So, I will start with NYTS held in Hillsborough, NJ.
Thank God this time I had the opportunity to serve as a team captain and a hymnal leader. Having been far away from a church during college, I did not get many chances to serve the church as many other of my church friends were, and to be honest I kind of envied them, but also admired them. It sort of made me feel kind of useless and I wish I could’ve done more. A pastor that I saw at NYTS even went as far as saying that it was a waste for me to go to school so far away. In some ways it could be true, but the experience had its benefits as well. Regardless, I’m very thankful to still be in Christ and to come out still with a desire to serve. Wow, this paragraph was nothing more than a digression from the first sentence.
Anyways, I was a bit nervous and worried about the responsibilities I would have at NYTS, in addition to preparing a graduating sermon. I decided to dedicate basically the entire week prior to the start of NYTS to prepare for my duties, which included Bible studies, hymnal arranging, and of course, prayer. I had laid down a mental schedule in my head on what to accomplish each day of the week so I could be “ready” and “prepared.” During the second half of the week, however, an unfortunate event involving a protein drink through a wrench in everything and I was basically bedridden for two days and my diet consisted of saltine crackers, bread, soft noodles, and gatorade. Obviously my little prep schedule fell apart and I even had to forego my airport pick ups to other members, including one in the wee hours of the morning.
God was, however, indeed faithful. On Sabbath (2 days before the actual start of NYTS classes) I felt pretty okay and went to church and helped out with cleaning and yardwork no problem. I even picked up some people late Saturday night too. That night when I got back home I was a little hungry and thought I had recovered enough to eat a little cereal with milk. The next morning, my stomach felt uncomfortable again and my energy low. Thank God, by NYTS registration in the evening I felt fine again, and throughout the entirety of NYTS, I felt fine with no problems (I ate a pretty stale diet for the first 2 days just in case). So yes, God indeed was faithful to me. Allowed my body to take it easy to take on these new responsibilities :p
I think through this God may have been teaching me to just rely on Him. In my mindset of laying down my own schedule and trying to feel prepared through my own effort, I may not have been truly handing things to God. When I was bedridden I couldn’t do anything and by the time NYTS started I hadn’t done everything I would’ve liked to prepare, so the only thing I could do was pray. I was worried that things would turn out bad if I was feeling ill, but that turned out not to be an issue by the grace of God.
In the first day or two of NYTS and of leading hymns in the evening, I felt kind of stressed because of my incompetence. I’m a somewhat shy person so stirring up sharing and discussion and enthusiasm is certainly not my strongest suit. I knew that serving God was supposed to be a joyful thing, so I prayed about it and asked God to enable me to serve Him better, and with joy instead of stress. Thank God, leading the hymn sessions afterwards was much more relaxing and enjoyable (at least for me haha). My group also became more willing to share without as much awkward filler from me.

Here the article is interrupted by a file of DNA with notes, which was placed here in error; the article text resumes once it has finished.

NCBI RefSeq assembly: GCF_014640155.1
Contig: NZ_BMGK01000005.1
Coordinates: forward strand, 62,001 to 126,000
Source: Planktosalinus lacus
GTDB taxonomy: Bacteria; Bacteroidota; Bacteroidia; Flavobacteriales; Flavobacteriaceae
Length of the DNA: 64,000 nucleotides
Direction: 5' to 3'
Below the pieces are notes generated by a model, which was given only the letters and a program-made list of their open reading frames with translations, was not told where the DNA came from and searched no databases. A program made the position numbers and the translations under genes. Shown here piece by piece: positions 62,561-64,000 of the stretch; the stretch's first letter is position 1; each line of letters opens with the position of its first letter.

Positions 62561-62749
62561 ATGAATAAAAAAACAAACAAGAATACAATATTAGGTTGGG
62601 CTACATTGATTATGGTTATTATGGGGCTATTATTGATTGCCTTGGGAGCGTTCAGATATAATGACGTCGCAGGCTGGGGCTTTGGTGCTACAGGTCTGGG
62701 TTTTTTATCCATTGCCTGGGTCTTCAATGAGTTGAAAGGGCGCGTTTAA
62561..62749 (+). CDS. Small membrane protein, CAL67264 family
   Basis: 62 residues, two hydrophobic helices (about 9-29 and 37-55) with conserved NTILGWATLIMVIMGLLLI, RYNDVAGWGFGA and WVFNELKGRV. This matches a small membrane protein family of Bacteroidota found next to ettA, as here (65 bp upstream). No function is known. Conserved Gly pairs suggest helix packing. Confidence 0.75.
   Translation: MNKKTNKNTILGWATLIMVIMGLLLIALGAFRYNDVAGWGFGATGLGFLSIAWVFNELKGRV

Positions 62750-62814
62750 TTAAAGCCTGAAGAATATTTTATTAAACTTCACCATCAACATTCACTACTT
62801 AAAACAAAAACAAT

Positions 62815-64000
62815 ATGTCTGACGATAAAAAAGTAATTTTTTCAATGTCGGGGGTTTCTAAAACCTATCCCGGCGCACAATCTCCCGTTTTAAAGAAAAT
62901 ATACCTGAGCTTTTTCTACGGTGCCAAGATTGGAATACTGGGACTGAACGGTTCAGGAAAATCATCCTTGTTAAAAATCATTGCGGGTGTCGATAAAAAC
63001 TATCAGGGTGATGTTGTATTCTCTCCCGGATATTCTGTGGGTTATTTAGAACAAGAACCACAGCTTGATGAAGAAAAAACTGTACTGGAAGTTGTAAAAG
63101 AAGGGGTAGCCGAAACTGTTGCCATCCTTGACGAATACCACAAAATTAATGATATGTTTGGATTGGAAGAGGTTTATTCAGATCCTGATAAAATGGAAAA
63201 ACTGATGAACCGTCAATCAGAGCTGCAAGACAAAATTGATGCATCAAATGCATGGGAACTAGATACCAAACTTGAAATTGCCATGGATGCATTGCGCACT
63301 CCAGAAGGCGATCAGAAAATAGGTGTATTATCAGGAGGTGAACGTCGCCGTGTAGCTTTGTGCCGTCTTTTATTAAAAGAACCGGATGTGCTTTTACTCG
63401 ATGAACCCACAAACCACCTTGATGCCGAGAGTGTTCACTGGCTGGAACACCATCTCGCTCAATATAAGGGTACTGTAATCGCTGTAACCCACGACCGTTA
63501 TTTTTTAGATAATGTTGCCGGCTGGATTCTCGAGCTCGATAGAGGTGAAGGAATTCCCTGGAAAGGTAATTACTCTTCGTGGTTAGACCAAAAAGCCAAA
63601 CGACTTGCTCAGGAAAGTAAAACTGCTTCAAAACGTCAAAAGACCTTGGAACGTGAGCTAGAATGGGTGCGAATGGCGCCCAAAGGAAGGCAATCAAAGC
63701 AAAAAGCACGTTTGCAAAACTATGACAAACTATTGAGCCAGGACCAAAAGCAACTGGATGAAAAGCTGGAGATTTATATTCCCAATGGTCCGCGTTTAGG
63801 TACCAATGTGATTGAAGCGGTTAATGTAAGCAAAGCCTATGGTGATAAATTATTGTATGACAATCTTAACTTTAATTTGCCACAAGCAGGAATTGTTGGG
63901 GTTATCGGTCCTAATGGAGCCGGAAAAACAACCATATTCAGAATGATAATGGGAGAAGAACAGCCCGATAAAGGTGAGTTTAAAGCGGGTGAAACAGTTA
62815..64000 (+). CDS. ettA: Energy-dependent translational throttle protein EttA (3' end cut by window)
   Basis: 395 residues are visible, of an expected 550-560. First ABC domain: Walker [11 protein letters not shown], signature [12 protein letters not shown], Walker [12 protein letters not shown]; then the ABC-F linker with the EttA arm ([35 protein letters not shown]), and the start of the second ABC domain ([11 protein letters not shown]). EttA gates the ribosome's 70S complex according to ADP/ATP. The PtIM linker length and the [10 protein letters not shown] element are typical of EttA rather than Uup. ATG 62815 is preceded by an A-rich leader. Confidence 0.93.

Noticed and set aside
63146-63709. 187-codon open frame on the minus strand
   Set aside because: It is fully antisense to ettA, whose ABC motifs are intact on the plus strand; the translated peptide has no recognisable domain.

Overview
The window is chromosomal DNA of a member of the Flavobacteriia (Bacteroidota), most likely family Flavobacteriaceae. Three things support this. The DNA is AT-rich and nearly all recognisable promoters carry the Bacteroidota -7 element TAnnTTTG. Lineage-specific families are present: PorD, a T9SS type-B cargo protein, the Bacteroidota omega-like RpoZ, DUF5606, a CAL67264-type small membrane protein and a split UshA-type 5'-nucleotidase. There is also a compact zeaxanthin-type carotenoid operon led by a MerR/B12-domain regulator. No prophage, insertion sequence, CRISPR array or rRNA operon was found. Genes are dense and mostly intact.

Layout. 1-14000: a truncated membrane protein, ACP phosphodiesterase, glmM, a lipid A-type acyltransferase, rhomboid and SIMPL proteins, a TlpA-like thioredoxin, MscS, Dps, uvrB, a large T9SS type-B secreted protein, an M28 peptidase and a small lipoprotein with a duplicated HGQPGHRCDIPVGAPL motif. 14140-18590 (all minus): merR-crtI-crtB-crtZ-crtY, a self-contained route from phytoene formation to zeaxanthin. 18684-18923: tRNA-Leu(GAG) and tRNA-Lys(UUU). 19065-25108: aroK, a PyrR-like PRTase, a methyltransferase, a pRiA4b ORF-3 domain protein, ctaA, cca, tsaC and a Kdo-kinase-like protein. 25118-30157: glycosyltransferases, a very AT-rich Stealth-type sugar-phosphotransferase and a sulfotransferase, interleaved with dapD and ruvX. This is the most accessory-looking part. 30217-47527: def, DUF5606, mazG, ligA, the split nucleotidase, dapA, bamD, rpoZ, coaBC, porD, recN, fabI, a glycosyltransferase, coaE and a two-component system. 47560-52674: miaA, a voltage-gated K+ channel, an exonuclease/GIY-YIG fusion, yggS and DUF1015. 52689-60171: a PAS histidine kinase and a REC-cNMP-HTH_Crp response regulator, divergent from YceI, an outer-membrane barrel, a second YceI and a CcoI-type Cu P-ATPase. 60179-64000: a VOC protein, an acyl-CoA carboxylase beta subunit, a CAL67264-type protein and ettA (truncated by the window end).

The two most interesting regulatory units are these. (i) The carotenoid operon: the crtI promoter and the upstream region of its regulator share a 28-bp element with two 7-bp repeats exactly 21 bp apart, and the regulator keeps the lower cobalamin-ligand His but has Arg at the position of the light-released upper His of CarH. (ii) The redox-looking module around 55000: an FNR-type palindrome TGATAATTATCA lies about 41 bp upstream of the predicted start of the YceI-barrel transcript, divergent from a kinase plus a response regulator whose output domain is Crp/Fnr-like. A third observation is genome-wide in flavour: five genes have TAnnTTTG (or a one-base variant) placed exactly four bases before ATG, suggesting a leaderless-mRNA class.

I constantly prayed for humility during the seminar since pride is a big issue for me. I kept trying to remind myself of the lessons I learned from the article I wrote in EWR about David’s legacy. In retrospect writing that article was essential in shaping my perception of servitude, namely that the heart is most important because the talents we have are God’s anyways. It’s not the talents and accomplishments that God really wants from us, since He can find anyone to perform any task, but our hearts that we offer to Him. Our hearts must be right before God, pure and perfect. If there’s any pride in servitude, then the heart is not right, and God is not pleased. I tried to assure myself that despite my incompetence, as long as I did my best with the right attitude, my service would still be acceptable to God, even if the results weren’t optimal.
A verse that came up in class that I think was really relevant to me was 1 Corinthians 8:1, the latter portion:
Knowledge puffs up, but love edifies.
Biblical knowledge is absolutely necessary in serving God because without it, even if we have the heart, we may not always serve correctly. Serving incorrectly, even with pure motives, can have harsh consequences (recall Nadab and Abihu offering profane fire, and Uzzah who caught the Ark of Covenant). Having recently become more comfortable studying the Bible, I felt myself beginning to attain a deeper knowledge of the Bible. With this also crept in a sense of pride, that I had acquired this knowledge on my own, that my insight was superior to others’. I wanted to impress others with this knowledge, under the guise of sharing. Of course, this was not my main motivation, but that bit of pride was there. I think that’s why 1 Cor 8:1 “struck it down” for me. The knowledge doesn’t edify on its own – it needs love. I was feeling the knowledge beginning to puff me up; I needed to pray for more love. I constantly reminded myself of this while preparing for my sermon as well. I had to share what I learned out of love for the audience and their spirituality, not out of any selfish ambition to make myself look good. After all, the things I share are lessons for myself that I also need to learn and practice. Anyone could learn what I had learned if he/she took the time to study the same passage. Many can attain knowledge, but fewer can maintain a godly love to make that knowledge edifying.
I would like to share a simple example that I experienced during NYTS, of how love edifies in conjunction with the knowledge. Everybody knows the church is the house of God, and that the house of God should be kept clean and in order out of respect for God. At NYTS, all the groups are assigned cleaning duties that rotate during the week. One morning, after my group had finished tidying up the bathroom before Bible reading, I was walking back to the chapel from the bathroom. I saw another brother walking down the hallway towards me, looking at the floor, sweeping his eyes back and forth, making note of the areas that needed to be swept with a broom. I was really touched because this brother was not assigned to do this work (it was probably the responsibility of another group who may have forgotten to do it the night before). This brother was doing this because he loved the church. He had the knowledge to keep God’s house clean, as most of us do. And this knowledge was conveyed to me through his love. It showed me that love for the church is shown in the smallest of things, something I already knew in my mind, but somehow not in my heart. Edifying? Yes, much moreso than if someone just dryly told me so, which would’ve puffed me up and caused me to think, “Yeah, I know that already.”